Oh, this is just lovely. Fascinating magic, strong family dynamics, and elegant prose throughout. A fantastic read.

While Mumma and I are gone, the Mayor comes by our house and puts a ribbon on our door. We get extra milk every Tuesday.

That doesn’t make things better, in the end. Milk isn’t a sister.

6. “This Is How” – Marie Brennan (Strange Horizons)

I am . . . I don’t want to say that I dislike redemption stories, exactly, but I can be a bit wary of them. Redemption, I think, can easily be handled poorly, even irresponsibly. Forgiveness, too. But this is a dark and beautiful fantasy about repentance and mercy and transformation, and I can’t recommend it highly enough.

A cat may let her prey run for a time before she catches it again, but not a valravn. He keeps what he kills, and will not let the man’s soul go.

7. “The Answer That You Are Seeking” – Jenny Rae Rappaport (Lightspeed)

This one hit me. Maybe because there was a school shooting the day before I read it, or because I live in one of the cities listed in this article, or because there have literally been more mass shootings than days of the year here in America. It hit me because the prose is concise and striking. It hit me because the desperation is real.

It’s the lollipops that break you.

8. “How The Trick Is Done” – A.C. Wise (Uncanny)

I mean, look, I’ve been an A.C. Wise fangirl for years. I love pretty much all of her work, and this story–with ghosts and resurrections and stage magicians and rabbit funerals and murder–is just a wonderful read, about people learning to let go of their toxic relationships, about learning to define themselves in new ways.

“I’m a Resurrectionist.” Angie’s mouth twists on the words, but she can’t think of a better way to explain. “Death and I have an understanding.”

9. “The Tailor And The Beast” – Aysha U. Farah (Uncanny)

A queer Beauty and the Beast where it’s the father who offers to trade places with his imprisoned daughter? I mean, yes, please. Lovely and sweet and romantic AF.

A beast dwelt in the castle on the hill.

There was nothing so very strange or unusual in this circumstance; recently it had been tremendously in fashion. A witch couldn’t really hope to make her debut in society without imprisoning at least one troublesome young man behind stone walls.

10. “The House Wins In The End” – L Chan (The Dark)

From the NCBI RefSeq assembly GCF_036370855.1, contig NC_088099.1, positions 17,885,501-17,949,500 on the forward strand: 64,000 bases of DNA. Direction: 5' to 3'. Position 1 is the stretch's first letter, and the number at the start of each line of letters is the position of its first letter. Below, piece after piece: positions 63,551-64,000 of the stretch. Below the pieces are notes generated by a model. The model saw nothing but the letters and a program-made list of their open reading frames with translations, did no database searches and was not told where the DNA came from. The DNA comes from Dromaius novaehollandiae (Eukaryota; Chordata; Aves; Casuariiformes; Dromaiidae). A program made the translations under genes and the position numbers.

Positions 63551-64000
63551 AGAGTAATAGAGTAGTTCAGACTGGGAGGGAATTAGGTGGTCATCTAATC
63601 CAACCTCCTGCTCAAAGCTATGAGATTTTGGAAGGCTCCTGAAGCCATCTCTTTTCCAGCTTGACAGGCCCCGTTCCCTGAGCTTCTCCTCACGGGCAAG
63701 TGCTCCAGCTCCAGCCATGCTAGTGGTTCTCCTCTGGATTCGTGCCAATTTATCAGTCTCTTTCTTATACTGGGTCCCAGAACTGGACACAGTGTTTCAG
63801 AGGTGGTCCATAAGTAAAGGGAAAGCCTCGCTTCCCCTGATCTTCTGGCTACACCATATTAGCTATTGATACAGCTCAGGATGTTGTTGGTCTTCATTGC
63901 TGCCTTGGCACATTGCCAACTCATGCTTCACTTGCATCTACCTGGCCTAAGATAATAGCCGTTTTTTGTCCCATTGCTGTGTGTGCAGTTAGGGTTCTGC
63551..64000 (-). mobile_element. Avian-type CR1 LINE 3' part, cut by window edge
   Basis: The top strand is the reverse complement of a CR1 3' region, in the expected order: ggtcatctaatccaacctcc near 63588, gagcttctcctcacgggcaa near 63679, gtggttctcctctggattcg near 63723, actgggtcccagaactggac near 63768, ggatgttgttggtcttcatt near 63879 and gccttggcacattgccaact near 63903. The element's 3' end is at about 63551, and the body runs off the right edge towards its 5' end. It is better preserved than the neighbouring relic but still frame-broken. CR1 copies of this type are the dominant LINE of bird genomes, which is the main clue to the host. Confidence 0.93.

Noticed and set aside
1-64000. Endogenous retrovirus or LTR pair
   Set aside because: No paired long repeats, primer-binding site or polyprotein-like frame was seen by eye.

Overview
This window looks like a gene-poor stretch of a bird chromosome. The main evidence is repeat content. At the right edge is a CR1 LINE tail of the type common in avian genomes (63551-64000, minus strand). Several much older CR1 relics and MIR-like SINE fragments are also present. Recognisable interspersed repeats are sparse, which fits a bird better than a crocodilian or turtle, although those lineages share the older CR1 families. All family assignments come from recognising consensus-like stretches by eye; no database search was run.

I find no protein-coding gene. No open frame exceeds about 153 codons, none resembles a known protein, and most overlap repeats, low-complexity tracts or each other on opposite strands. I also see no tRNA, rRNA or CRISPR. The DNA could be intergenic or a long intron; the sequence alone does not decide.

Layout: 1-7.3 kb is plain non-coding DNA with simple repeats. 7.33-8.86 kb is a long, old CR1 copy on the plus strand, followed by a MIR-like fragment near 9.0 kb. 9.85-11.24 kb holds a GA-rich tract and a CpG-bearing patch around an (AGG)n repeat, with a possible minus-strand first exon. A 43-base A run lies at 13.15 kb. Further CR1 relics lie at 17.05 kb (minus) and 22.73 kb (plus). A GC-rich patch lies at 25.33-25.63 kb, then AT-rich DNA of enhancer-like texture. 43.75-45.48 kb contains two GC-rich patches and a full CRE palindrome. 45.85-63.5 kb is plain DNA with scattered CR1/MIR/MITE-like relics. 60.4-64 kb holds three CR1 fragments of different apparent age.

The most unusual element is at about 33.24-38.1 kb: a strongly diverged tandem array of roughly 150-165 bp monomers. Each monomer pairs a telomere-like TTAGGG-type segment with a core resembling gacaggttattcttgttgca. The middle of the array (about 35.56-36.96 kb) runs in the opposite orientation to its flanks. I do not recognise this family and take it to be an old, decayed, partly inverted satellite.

L Chan writes fantastic ghost stories. This is just fact. His hauntings are creepy and unusual, and they linger in your mind long after reading. This one is full of memory and trauma and the long, lonely struggle of learning to put your ghosts to rest. A wonderful read.

This is not a haunted house story. This is what happens after.

Happy reading, everyone! If anyone has any other short story recommendations of their own, I’d love to hear them in the comments.

Now Available at Nightmare: “Some Kind of Blood-Soaked Future”

When you can avoid fires and evacuations and massive PG&E outages, October is the best month. This is not a new argument, I know, but I like to repeat it annually: there are costumes, candy, friends, horror movies, haunted houses, creepy board games, pumpkins, very few family obligations, and, of course, spooky reads. Today those reads include “Some Kind of Blood-Soaked Future,” a short story I sold and is now available to read for free at Nightmare.

In truth, this is not a very spooky story. It’s more of a horror-comedy with Feels, what a sequel to a slasher might look like if it was written by someone with serious fanfiction sensibilities, like yours truly. If I were tagging this story on Archive, I suspect I’d go with something like the following: Horror, Emotional H/C, Angst and Humor, Found Family Feels, Asexual Character, Graphic Depictions of Violence, and Post Canon. (The violence isn’t that graphic, honestly, but maybe for the squeamish–and okay, fine, post-canon isn’t technically accurate since this is the canon. But, you know. It reads like a post-canon fic.)

I am very fond of this story, and if you choose to read it, I hope you enjoy it, too. And if you’d like a little background music with your reading, may I suggest “The National Anthem” by Radiohead? It’s an excellent song, I think, for montages: here, I’m imagining an endless cycle of driving down highways, fighting masked serial killers, trying to wash blood out of clothes, and occasionally screaming bloody murder into the sky. You know, cheery stuff like that.

Happy reading!